Does free speech have limitations?

Free Speech Sign-

Dr. David Childs, Ph.D.
Northern Kentucky University

First Amendment
Congress shall make no law respecting an establishment of religion, or prohibiting the free exercise thereof; or abridging the freedom of speech, or of the press; or the right of the people peaceably to assemble, and to petition the Government for a redress of grievances.

Today’s post will focus on the exercise of free speech. Does the free speech clause cover any type of speech one feels at liberty to share publicly? What are the limitations to free speech? In the times that we live in it seems that the bounds of free speech are constantly being tested. Many white supremacist and other hate groups are creating propaganda, websites and giving speeches that disparage racial minorities; but they are often protected by the constitution. What should be the limits on freedom of speech? On the one hand, it is a great privilege to be able to express one’s opinion on any political or social issue without fear of repercussions (I.e. Being jailed, tortured or killed). True freedom of expression is one of the great fundamental rights people of the United States enjoy that those in many other countries do not. Indeed, our freedom of speech is one of the factors that make us not a totalitarian dictatorship. But on the other hand, that free speech should not be used as a license to harm others or incite violence. Can recent acts of violence perpetrated by hate groups in public spaces be somehow traced to the free flow of hate speech and political rhetoric in the public arena?

On Hate Speech
As it stands, hate speech is protected under the US Constitution. Currently, the United States “does not have hate speech laws, since American courts have repeatedly ruled that laws criminalizing hate speech violate the guarantee to freedom of speech contained in the First Amendment to the U.S. Constitution.” In other words, legally a person cannot lose their rights, livelihood or their life at the hands of the government because of something they say. Although, these things have happened to people throughout American history unofficially, officially it is supposed to be illegal. Yes, in the United States, political assassinations have taken place. That is, people who know or say too much or political opponents have been black balled or imprisoned by the hands of local, state and the federal government. Here is a partial list of assassinated American politicians. Think of all of the individuals during the Civil Rights movement who were killed because they spoke out or took a stand. Here is a list of Civil Rights martyrs compiled by the Southern Poverty Law Center. Many domestic terrorist groups in the United States such as the KKK have long been protected by free speech rights. Having said that, the Supreme Court puts forth instances where free speech has limitations.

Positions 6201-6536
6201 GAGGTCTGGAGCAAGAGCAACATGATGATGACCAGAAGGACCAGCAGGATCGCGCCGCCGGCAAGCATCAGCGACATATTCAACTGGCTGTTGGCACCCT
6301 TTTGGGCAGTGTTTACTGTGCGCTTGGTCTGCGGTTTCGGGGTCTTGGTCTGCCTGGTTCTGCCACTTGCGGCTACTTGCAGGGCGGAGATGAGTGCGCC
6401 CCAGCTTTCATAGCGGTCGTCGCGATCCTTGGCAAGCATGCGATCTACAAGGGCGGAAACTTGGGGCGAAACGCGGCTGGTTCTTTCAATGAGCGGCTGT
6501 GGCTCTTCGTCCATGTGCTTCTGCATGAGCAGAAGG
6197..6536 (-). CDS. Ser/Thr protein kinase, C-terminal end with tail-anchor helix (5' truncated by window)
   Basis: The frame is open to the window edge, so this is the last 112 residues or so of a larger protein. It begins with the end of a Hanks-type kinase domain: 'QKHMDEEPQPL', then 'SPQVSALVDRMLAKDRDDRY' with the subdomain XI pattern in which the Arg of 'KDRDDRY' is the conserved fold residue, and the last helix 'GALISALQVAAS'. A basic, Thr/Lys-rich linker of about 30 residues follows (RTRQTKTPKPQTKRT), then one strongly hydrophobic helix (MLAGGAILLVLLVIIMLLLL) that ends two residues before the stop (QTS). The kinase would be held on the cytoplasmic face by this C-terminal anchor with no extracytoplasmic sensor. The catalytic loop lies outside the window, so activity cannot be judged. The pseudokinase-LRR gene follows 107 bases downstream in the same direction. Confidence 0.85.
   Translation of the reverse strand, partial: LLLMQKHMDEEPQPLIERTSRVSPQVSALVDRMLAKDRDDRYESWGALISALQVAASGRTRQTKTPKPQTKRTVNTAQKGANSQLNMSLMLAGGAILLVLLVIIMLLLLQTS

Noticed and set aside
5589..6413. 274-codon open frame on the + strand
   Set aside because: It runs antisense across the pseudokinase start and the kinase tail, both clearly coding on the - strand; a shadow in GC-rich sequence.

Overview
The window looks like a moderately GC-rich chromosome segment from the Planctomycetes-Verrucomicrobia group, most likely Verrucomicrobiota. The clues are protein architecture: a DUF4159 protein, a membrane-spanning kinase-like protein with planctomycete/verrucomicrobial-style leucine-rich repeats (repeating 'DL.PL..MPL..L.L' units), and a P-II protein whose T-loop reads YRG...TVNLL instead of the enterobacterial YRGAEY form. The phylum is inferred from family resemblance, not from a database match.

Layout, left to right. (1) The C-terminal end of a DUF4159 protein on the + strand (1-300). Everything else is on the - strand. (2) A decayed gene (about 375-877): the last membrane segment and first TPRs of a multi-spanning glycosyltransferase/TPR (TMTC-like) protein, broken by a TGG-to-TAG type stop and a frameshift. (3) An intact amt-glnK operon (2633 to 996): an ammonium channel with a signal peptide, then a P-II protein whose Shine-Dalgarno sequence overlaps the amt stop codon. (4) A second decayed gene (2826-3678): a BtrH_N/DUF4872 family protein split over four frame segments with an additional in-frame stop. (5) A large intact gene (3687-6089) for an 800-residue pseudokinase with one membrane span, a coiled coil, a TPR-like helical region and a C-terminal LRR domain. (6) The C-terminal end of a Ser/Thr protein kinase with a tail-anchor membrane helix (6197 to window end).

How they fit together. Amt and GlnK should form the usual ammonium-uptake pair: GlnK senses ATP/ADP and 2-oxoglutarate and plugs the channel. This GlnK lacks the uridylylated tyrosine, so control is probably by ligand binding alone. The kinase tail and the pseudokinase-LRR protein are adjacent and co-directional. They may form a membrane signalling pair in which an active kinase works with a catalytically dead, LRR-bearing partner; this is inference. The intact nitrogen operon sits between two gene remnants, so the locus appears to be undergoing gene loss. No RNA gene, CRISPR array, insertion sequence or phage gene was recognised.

United States Free Speech Exceptions
There are certain categories of speech that are not protected by the First Amendment. Due to various precedents set forth by the Supreme Court and their interpretation of the First Amendment, the Court has articulated instances where there are limitations on free speech.

“Categories of speech that are given lesser or no protection by the First Amendment (and therefore may be restricted) include obscenity, fraud, child pornography, speech integral to illegal conduct, speech that incites imminent lawless action, speech that violates intellectual property law, true threats, and commercial speech such as advertising. Along with communicative restrictions, less protection is afforded for uninhibited speech when the government acts as subsidizer or speaker, is an employer, controls education, or regulates the mail, airwaves, legal bar, military, prisons, and immigration.”

As our country becomes more and more divided, a lot of the ideological battles play out in public spaces such as k-12 schools, college campuses, on television and movies, and in Washington. But in recent times, debates and public expression has been taking place on websites and on social media platforms such as Facebook, Twitter, Snap chat, Instagram and Pinterest. Much of the social media freedom of expression and debate is promising as it gives people a voice who may not have otherwise had one. But on the other hand, there seems to be a troubling rise of speech that advocates violence and hate. These factors cause Americans to think deeper about what type of speech is protected and what is not.